When prevention fails, the elderly person or family member should contact adult protective services in their state or local law enforcement. Resources are available to help elderly people avoid becoming a victim or to report abuse to authorities. A 2017 federal law, the Elder Abuse Prevention and Prosecution Act, P.L. 115-70, requires the U.S. Department of Justice (DOJ) to collect data on elder abuse investigations as well as provide training and support to states to fight elder abuse. The DOJ has a website that provides a way to report elderly financial exploitation by family members or trusted individuals. The DOJ’s website links to the National Adult Protective Services Association (NAPSA), a not-forprofit organization that provides state and local adult protective services contacts. Each state also has its own elderly abuse center, agency, or hotline.

It is likely that CPAs who provide financial planning, tax preparation, or accounting services and reporting to elderly individuals will encounter some type of financial exploitation. CPAs aware of possible types of fraud can look for irregularities in their clients’ accounts and also help their clients establish safeguards to protect their finances. By preventing abuse and exploitation, CPAs providing various services to elderly individuals can reduce the likelihood of their clients becoming another true cautionary tale.

About the authors

Jefferson T. Davis, CPA, Ph.D., CISA, is professor of accounting at Weber State University in Ogden, Utah. Halston T. Davis, J.D., is an attorney with Davis & Sanchez in Salt Lake City. To comment on this article or to suggest an idea for another article, contact Courtney Vien at Courtney.Vien@aicpa-cima.com.



When Seniors Are Targeted in Schemes,” JofA, Nov. 1, 2021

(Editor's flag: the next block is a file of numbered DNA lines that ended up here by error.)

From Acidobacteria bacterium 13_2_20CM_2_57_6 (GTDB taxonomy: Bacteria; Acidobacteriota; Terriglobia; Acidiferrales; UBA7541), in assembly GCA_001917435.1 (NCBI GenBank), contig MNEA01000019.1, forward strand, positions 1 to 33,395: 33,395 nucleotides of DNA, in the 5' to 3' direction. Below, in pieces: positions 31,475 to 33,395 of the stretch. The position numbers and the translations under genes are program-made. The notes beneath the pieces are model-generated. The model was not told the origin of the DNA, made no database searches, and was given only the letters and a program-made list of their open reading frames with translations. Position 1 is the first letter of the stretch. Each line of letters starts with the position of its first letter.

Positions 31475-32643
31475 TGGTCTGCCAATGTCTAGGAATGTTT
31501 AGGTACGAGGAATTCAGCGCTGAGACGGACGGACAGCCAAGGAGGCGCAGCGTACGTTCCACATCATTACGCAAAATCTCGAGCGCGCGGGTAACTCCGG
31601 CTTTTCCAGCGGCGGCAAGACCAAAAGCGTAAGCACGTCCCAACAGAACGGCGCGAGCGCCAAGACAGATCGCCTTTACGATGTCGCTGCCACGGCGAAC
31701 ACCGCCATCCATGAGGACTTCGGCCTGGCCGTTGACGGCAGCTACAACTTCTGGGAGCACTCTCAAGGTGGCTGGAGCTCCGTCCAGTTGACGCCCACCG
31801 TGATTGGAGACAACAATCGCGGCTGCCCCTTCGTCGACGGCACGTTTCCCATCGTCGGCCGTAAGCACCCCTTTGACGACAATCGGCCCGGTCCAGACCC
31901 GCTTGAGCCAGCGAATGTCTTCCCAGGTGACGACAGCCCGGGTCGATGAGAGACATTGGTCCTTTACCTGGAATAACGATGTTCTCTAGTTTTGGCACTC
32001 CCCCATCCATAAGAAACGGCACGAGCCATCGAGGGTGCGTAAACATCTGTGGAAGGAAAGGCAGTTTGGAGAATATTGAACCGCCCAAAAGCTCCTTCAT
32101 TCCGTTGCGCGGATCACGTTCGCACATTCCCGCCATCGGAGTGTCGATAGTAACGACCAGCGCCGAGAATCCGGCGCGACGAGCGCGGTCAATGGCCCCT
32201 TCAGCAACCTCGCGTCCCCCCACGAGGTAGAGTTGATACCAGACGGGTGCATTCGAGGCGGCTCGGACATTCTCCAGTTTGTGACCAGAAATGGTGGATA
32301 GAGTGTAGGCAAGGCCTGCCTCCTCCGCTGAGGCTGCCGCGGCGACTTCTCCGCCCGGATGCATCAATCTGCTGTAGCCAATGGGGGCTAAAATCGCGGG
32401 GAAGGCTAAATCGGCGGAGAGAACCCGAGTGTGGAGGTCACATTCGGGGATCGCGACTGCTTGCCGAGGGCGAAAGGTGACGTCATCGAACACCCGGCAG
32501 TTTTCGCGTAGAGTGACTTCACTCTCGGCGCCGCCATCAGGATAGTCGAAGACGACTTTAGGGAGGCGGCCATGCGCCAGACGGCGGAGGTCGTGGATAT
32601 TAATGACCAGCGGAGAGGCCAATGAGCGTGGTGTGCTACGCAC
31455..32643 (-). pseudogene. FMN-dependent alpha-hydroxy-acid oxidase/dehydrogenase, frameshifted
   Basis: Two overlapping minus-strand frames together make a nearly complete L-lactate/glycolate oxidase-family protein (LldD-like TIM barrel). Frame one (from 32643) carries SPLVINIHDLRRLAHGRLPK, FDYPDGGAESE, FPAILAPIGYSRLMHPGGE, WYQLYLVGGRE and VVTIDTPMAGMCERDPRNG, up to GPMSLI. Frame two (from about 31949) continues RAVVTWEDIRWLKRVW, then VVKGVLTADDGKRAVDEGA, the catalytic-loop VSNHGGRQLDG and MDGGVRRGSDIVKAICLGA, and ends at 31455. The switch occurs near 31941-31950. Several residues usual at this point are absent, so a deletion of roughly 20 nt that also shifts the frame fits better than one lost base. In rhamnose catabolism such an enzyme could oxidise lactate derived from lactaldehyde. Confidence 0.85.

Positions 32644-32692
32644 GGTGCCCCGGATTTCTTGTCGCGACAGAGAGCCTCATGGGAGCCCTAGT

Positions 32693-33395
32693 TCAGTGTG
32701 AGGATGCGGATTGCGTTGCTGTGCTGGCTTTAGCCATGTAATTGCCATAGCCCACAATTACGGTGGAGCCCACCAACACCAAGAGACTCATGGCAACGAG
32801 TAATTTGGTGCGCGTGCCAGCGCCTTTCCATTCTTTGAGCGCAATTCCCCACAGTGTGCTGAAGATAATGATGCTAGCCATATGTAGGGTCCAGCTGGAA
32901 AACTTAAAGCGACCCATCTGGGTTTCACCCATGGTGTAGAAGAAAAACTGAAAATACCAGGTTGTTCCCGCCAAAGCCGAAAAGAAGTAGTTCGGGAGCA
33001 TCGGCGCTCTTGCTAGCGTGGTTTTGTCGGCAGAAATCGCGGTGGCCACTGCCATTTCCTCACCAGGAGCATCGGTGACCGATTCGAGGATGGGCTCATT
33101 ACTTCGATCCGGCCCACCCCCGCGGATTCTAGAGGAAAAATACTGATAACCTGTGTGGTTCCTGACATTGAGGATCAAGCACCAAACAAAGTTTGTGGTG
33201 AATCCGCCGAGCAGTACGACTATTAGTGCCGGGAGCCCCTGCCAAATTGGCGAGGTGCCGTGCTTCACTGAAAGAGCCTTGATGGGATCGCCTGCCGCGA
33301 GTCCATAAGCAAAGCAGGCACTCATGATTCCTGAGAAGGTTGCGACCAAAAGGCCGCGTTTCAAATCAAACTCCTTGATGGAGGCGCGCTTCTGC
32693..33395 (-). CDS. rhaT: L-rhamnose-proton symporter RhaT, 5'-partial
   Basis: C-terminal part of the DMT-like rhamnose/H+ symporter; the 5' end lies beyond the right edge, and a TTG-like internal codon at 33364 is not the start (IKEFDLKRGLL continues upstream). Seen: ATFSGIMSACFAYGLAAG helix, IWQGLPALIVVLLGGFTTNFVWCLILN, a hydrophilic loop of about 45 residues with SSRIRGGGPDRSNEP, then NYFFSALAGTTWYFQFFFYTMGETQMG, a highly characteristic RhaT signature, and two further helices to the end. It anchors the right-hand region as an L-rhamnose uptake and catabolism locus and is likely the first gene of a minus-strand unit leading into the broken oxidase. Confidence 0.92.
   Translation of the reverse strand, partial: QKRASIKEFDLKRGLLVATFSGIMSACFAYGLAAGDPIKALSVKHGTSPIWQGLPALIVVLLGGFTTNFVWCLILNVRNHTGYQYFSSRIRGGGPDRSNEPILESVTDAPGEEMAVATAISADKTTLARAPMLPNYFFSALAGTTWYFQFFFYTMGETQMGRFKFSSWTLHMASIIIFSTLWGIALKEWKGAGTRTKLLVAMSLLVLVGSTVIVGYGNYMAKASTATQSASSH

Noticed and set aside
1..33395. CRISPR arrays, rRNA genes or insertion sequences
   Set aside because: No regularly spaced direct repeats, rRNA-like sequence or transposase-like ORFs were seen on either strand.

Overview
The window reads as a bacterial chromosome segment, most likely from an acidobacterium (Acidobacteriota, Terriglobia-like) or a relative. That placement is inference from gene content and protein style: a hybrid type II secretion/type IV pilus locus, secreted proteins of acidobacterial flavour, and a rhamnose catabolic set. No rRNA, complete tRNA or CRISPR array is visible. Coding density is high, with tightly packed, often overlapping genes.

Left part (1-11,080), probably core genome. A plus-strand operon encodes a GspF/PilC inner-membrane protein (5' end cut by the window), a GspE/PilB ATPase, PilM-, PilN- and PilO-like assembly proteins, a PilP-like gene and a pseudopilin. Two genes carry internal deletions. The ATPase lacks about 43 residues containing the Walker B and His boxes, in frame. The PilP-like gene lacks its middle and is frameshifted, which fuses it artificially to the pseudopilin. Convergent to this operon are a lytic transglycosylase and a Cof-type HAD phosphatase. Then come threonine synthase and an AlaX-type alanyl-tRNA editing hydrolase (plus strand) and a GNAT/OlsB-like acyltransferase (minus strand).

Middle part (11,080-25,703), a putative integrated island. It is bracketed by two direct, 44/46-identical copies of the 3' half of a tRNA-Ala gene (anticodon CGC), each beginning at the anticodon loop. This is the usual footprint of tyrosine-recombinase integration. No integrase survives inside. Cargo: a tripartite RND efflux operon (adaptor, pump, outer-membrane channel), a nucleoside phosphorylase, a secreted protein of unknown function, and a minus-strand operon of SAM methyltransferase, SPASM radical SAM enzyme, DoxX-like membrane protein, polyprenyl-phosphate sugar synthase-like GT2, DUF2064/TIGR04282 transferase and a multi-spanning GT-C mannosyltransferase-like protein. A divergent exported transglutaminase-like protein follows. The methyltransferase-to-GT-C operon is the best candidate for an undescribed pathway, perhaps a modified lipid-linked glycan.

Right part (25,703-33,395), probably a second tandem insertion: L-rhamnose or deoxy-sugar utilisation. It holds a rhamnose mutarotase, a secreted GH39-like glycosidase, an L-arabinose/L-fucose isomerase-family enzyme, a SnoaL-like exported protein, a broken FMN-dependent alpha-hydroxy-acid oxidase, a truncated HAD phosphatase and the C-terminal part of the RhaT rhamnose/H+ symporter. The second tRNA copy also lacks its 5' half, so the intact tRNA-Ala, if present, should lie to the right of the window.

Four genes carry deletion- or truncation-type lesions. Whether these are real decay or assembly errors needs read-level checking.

Forensic Accountants Team Up to Fight Elder Abuse,” JofA, June 2020

How to Guard Client Finances Against Dementia,” JofA, Jan. 2020

How CPAs Can Help Prevent Elder Fraud,” JofA, May 7, 2018

Podcast episodes

Guiding Clients With Diminishing Mental Capacity,” AICPA.org

Tips to Help Your Clients Identify Fraud During COVID-19,” AICPA.org

Preventing and Responding to Elder Financial Exploitation,” AICPA.org

Guiding Your Clients Who Are Financial Caregivers,” AICPA.org


Guide to Retirement & Elder Planning: Healthcare Coverage Planning, issued by the AICPA Personal Financial Planning (PFP) Section

Financial Decisions Guide — Elder Planning (exclusively for PFP Section members)


How to Advise Your Clients on Elder Care” (exclusively for PFP Section members)

Personal Financial Planning Certificate Programs

The Personal Financial Planning Certificate Programs are a series of certificates covering the core areas of PFP, including retirement, estate, risk management/insurance, and investment planning, as well as practical application of knowledge. Tax planning and how it relates to each area is incorporated throughout each certificate.

Personal Financial Planning (PFP) Section and PFS credential

The Personal Financial Specialist (PFS) credential highlights your tax expertise and comprehensive knowledge of financial planning. All areas of personal financial planning — estate, retirement, investments, and insurance — have tax implications, and only CPA/PFS professionals have the experience, ethics, and expertise to get the job done right. Visit the PFP Section for more information.



The New York State Cost of Financial Exploitation Study, New York State Office of Children and Family Services (2016)